The word “propaganda” used to have a comparatively innocent meaning. It was how the Church sought a way of propagating the faith. Then came the ‘Great War’..
“Britain’s brief period of semi-freedom has ended, and with it any hope of a return to cultural, social or economic normality. We were out on parole, it turns out, and with a second wave of the virus seemingly starting to break, our liberties are being revoked. The heady days of August, with their subsidised meals and makeshift staycations, were as good as it got – a passing, delusional moment. We are entering another period of oppressive social control that could last until spring, a partial Lockdown Mark II which starts with the six-person limit on gatherings.
Cancellation therefore looms for Halloween, Christmas, Diwali, Rosh Hashanah, bonfire night and just about everything else that gives anybody any joy or meaning during Britain’s dark, long winters. Children won’t have real birthday parties. Quarantines or travel bans will likely be extended. The idea of al fresco dining will be a sick joke in the snow..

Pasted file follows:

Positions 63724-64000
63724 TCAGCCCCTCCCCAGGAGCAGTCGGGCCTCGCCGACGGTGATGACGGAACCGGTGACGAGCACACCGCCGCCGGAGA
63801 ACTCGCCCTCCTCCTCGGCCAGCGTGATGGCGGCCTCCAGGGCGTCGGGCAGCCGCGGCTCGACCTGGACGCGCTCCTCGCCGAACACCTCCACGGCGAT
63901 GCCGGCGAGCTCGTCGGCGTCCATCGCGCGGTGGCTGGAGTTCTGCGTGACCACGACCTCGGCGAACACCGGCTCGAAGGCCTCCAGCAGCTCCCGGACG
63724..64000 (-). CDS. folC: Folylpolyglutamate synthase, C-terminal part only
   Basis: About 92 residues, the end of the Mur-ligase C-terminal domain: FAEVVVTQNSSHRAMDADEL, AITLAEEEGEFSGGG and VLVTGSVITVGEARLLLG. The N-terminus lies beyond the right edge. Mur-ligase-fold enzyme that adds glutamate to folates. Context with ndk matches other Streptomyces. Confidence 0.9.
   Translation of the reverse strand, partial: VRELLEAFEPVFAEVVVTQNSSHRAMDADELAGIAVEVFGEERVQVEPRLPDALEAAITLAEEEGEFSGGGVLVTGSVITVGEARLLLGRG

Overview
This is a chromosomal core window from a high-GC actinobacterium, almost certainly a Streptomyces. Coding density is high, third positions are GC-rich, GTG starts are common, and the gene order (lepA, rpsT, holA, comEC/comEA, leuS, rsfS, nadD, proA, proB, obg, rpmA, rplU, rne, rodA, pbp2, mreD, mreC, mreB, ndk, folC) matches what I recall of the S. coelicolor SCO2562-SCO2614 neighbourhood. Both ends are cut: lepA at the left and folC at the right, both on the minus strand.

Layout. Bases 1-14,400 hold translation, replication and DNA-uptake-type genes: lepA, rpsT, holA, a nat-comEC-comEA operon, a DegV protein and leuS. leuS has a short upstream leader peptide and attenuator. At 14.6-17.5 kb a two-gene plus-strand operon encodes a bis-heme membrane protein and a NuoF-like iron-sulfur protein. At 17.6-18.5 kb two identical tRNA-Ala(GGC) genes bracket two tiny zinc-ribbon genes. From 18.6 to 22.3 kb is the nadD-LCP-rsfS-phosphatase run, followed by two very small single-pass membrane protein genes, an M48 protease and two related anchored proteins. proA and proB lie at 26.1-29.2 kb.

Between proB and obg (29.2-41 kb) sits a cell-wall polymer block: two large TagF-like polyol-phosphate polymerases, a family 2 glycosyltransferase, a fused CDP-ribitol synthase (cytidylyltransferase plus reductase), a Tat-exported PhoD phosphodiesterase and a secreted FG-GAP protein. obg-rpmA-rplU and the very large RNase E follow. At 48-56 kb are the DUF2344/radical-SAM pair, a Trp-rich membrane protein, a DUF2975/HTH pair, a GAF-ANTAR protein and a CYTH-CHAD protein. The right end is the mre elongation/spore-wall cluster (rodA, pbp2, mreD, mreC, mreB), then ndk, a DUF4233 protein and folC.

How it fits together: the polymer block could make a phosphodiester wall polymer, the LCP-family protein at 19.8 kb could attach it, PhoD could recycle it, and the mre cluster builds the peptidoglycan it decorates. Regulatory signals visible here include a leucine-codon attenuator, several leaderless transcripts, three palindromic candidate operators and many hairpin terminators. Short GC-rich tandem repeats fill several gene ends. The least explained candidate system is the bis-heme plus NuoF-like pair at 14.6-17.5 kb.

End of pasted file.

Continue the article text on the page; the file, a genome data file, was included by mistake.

This shift in the mathematics has mixed implications for the economy. The return to offices, in as much as it was ever going to happen, may even go into reverse. Strict restrictions will remain on public transport..
There will be intense structural change, industries will be decimated and city centres will never look the same again. At least construction sites, factories and warehouses will be kept open this time, unlike when the original lockdown was imposed. The Government cannot afford another collapse in GDP. But the economy will not recover fully as quickly as the V-shaped optimists were hoping, and neither will the public finances – especially if the pressure for more subsidies becomes irresistible..